Successful training depends on your skills as well as your dog’s health, history, daily routine, diet, age, sleep and exercise patterns, and breed predispositions. There are, however, some basic tenets all dogs can benefit from. Remember that her health is your first concern. As soon as you adopt your new canine bundle of joy, make an appointment with your veterinarian to make sure she has a clean bill of health. Then you can begin the training process.
1. Plan ahead
Collect everything you and your new dog will need, including highly valued treats, a bed, a proper buckle or Martingale-style collar, a six-foot nylon leash, wire tethers and a training clicker if you choose to use one. Create an environment that will promote success by puppy-proofing your house (remove inappropriate chewing objects like shoes, stuffed animals and the remote control), and appropriately using tethers, kennels, baby gates and exercise pens.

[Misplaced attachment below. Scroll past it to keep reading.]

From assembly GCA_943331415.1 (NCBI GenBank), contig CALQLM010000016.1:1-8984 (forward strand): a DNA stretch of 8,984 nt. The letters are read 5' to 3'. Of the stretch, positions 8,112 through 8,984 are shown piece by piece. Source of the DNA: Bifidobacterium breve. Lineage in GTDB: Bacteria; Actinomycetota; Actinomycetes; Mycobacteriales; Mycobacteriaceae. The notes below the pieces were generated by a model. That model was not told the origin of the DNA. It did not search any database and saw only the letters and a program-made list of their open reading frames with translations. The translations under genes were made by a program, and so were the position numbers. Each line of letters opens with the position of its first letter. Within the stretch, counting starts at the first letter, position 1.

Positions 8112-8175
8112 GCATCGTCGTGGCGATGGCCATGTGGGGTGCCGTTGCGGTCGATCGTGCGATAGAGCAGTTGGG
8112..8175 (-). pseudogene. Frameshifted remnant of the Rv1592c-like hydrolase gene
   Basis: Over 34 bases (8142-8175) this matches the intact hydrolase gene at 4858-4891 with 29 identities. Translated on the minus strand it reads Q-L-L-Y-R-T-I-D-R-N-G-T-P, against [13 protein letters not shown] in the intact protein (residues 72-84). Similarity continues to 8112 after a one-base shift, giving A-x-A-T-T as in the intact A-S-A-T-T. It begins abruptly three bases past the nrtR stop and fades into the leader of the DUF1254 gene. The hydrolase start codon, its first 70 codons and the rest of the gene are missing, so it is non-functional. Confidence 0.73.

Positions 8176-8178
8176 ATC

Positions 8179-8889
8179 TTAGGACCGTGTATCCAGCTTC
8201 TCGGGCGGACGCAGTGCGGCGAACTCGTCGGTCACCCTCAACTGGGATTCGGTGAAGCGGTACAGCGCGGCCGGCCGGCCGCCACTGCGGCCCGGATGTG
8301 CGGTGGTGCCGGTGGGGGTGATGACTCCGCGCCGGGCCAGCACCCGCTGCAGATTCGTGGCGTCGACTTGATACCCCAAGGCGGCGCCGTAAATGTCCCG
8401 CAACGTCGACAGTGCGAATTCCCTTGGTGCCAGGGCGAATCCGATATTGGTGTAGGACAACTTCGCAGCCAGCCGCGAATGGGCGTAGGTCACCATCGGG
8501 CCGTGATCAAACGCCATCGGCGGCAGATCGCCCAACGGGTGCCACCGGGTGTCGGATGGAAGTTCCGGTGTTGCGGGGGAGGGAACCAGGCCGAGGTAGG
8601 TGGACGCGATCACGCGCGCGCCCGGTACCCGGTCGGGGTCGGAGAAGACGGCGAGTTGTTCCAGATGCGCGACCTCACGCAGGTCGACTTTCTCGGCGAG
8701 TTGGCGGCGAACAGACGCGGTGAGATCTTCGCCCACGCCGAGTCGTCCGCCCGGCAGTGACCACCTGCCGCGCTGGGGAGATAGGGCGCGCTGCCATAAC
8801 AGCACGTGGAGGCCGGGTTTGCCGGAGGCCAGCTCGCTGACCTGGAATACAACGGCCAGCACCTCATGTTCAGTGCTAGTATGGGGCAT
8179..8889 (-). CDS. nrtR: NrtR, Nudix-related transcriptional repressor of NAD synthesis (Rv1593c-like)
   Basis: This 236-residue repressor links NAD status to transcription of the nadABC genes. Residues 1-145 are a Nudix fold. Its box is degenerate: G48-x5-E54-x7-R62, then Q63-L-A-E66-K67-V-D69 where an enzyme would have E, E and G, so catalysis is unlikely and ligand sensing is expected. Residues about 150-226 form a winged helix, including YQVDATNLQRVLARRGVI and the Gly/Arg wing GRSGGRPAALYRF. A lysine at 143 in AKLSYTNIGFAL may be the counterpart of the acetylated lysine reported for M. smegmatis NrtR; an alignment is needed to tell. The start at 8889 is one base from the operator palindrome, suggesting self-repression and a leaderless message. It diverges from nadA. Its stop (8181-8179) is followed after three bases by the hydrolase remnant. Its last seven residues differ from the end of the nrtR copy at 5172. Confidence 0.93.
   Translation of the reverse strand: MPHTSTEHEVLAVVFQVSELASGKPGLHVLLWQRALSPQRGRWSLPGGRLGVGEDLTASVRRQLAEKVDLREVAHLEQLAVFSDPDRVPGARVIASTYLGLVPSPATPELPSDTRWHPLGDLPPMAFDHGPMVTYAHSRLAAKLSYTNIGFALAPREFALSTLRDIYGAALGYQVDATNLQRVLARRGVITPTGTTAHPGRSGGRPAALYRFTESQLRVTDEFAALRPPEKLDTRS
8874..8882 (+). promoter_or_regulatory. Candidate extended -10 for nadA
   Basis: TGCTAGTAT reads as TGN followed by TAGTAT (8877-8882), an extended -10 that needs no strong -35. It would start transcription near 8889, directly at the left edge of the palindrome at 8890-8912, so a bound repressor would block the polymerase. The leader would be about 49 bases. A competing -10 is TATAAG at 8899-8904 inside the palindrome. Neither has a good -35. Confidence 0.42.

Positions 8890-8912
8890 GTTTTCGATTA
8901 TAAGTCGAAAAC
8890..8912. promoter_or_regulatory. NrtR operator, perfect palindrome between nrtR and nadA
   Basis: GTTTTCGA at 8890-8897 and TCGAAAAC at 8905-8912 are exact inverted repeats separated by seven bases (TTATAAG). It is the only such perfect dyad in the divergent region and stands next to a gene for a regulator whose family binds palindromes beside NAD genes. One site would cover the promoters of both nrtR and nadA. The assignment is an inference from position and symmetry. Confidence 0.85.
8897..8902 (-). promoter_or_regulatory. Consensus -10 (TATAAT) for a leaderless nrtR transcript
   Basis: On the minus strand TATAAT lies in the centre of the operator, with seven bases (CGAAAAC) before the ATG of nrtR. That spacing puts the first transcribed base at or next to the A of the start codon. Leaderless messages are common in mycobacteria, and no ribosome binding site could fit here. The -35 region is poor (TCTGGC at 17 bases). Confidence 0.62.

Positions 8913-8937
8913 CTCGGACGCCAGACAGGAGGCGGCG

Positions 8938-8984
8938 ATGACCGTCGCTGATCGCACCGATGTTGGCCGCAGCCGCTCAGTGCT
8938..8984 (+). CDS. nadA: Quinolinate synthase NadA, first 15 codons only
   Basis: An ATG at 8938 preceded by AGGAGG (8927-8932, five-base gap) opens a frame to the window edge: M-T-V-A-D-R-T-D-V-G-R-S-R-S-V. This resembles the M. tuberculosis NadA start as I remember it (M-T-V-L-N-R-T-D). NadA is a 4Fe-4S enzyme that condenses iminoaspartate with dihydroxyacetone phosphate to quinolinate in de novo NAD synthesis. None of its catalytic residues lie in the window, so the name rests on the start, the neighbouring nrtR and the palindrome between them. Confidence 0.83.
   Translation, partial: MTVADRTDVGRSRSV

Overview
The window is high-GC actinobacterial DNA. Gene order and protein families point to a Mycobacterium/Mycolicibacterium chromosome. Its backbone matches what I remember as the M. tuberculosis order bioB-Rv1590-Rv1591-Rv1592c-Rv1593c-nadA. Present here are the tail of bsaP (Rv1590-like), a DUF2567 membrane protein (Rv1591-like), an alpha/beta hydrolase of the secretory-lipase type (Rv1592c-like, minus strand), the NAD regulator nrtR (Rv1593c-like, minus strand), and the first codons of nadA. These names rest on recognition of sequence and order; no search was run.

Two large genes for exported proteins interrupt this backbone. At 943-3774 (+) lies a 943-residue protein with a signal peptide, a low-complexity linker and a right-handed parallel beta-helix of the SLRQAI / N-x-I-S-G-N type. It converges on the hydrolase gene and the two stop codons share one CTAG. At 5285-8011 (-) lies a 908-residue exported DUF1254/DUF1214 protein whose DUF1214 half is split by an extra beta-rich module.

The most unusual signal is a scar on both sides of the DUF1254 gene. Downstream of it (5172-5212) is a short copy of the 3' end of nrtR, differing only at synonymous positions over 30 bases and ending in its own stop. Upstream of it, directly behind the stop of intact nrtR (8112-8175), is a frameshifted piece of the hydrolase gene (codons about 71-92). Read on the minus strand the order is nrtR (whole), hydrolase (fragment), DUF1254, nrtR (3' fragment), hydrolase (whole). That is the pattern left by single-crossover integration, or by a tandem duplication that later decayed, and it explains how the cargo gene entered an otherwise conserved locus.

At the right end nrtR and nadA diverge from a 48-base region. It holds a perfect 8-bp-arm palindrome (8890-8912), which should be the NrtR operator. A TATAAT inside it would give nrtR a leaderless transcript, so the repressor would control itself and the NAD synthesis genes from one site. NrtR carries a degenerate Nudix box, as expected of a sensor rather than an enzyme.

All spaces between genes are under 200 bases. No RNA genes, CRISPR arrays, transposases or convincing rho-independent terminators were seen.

2. Make a behavioral wish list
Positive training isn’t about teaching your dog to stop doing something. It’s about teaching him what you want him to do instead. If you don’t know what you want him to do, he won’t be able to figure it out either, and both of you will end up barking at one another in frustration. For example, it isn’t about how you can get Buster to stop jumping; it’s about teaching him to lie down when people come through the door. It isn’t about getting him to stop chewing slippers; it’s about teaching him to chew appropriate toys and ignore slippers.
Sit down with your family and make a wish list of likes (desired behaviors) and dislikes (unwanted behaviors). Learn from books, DVDs and trainers how to shape the behaviors you want, step by step. Then you can proactively teach your dog exactly what he is supposed to do rather than reactively try to correct unwanted behaviors.
3. Use consistent communication
We often inadvertently teach our dogs to do exactly what we don’t want them to do. For example, if you don’t want your dog to jump on you, don’t reinforce the jumping by occasionally petting him when he jumps. Be consistent and always have him sit or lie down before being petted.
A big problem people have is getting their dog to “stay.” This also has to do with inconsistent communication. For example, don’t say “stay” and then walk out the door without releasing your dog from the command. She’ll quickly learn that she can get up whenever she wants. You must give her a clear signal when you ask for a behavior – and another clear signal to complete it.